“I don’t know if it will solve that in the long term,” said Mr. Gigante from Proskauer Rose. “But I think that’s what we talk to people and customers about.”
Requiring tests before an employee can come to work does not fully protect other employees from contracting the disease. The accuracy of the tests varies and the results relate only to the time the tests were run. The more frequent the tests, the more informative they are. Mr Gigante said he hears most often from companies that run tests twice a week, although some situations, like a movie set or a courtroom, may require daily testing.
Some companies may not want to bother with the considerations associated with such a program – like the cost, the need to figure out where and how to do the tests, and the headache of keeping track of the results.
“Logistics and cost have made it less likely for employers to rely on them as a route, but as testing becomes more available and cheaper, employers see testing as a good protective layer,” said David Schwartz, who heads the working group at the Skadden, Arps law firm , Slate, Meagher & Flom.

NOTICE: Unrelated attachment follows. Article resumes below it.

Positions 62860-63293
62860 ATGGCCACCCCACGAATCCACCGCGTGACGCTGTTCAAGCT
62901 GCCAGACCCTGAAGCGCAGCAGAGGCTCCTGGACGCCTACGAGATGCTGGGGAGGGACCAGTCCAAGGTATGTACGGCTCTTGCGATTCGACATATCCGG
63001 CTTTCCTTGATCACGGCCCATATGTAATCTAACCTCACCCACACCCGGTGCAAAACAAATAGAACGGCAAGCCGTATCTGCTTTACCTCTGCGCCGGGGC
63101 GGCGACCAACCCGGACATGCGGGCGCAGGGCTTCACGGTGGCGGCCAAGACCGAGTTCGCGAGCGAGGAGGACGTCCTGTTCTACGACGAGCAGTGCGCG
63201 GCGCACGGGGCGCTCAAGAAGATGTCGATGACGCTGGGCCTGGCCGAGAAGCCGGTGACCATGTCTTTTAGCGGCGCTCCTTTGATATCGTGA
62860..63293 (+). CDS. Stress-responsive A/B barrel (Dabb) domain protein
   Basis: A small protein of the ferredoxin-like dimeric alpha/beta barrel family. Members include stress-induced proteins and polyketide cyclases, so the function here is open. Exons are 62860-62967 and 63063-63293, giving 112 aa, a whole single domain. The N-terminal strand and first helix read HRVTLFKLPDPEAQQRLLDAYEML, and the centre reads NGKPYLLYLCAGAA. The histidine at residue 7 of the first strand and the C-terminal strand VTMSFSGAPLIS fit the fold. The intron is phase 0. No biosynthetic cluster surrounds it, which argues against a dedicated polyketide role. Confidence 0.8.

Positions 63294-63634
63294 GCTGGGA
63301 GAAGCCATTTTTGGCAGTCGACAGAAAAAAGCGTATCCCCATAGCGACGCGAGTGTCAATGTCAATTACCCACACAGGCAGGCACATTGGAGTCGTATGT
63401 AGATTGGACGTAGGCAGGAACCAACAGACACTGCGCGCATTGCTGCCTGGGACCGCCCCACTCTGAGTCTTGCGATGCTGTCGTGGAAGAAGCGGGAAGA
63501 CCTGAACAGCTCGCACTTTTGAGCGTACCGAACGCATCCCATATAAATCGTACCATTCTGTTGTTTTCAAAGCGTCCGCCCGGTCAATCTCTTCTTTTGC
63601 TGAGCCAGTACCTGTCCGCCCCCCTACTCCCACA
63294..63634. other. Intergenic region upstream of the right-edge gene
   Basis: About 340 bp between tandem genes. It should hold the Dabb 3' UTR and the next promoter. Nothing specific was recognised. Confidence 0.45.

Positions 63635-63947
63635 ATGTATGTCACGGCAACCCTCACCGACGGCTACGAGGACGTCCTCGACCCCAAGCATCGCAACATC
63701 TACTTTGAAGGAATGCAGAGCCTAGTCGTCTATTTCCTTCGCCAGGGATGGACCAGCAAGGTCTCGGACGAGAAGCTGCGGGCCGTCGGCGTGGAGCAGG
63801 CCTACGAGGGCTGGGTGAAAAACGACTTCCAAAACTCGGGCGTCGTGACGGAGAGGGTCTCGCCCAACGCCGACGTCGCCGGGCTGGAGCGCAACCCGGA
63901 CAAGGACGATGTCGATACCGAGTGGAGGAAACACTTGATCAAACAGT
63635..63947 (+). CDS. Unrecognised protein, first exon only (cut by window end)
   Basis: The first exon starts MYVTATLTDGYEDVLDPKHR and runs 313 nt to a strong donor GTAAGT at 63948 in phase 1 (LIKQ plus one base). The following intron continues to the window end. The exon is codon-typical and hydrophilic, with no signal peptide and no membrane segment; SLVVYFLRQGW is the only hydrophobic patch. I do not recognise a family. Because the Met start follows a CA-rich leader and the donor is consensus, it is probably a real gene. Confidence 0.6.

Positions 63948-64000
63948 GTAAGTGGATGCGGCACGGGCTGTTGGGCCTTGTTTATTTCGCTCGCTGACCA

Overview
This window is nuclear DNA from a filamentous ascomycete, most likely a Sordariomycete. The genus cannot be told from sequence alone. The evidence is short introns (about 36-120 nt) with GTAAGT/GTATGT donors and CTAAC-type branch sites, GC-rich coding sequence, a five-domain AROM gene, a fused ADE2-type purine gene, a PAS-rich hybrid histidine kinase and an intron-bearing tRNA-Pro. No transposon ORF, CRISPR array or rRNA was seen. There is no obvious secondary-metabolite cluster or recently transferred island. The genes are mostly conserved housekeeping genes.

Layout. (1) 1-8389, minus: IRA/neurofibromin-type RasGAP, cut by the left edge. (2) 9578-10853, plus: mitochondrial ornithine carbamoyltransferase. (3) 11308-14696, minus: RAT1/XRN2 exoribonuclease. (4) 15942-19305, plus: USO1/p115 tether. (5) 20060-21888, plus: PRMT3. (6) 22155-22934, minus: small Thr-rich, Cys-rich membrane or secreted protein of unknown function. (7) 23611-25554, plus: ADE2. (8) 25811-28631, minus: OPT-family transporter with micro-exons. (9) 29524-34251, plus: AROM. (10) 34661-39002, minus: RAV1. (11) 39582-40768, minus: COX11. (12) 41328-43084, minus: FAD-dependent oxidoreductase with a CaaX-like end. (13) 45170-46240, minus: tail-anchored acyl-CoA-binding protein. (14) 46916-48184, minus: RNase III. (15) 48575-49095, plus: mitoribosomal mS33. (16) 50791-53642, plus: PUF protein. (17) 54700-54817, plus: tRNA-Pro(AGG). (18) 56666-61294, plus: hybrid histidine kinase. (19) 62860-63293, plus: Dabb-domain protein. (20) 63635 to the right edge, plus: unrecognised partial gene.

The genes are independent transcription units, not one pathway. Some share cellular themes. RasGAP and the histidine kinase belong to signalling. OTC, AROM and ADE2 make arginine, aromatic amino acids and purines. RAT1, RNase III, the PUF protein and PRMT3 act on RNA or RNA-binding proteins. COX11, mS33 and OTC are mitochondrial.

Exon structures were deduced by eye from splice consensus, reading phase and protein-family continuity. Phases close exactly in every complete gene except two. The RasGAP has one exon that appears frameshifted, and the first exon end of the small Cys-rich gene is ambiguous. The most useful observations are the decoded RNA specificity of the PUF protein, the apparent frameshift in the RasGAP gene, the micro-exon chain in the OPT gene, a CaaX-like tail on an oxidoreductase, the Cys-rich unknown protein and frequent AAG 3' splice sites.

Can Employee Wellness Programs Reward Vaccinations?
Laura Godfrey in Saugatuck, Michigan, is curious about the relationship between vaccinations and employee health insurance plans. “Companies have focused on wellness to a certain extent,” she writes. “So asking about a vaccine seems sensible.”
“It’s definitely something that a lot of employers are concerned with,” said Emily Zimmer, a partner who specializes in employee benefits at the law firm Troutman Pepper.
This is especially the case with companies with established wellness programs, she said. For example, if a company is already rewarding employees who receive annual flu vaccinations, it will be easier to do the same for employees who are receiving the Covid-19 vaccine.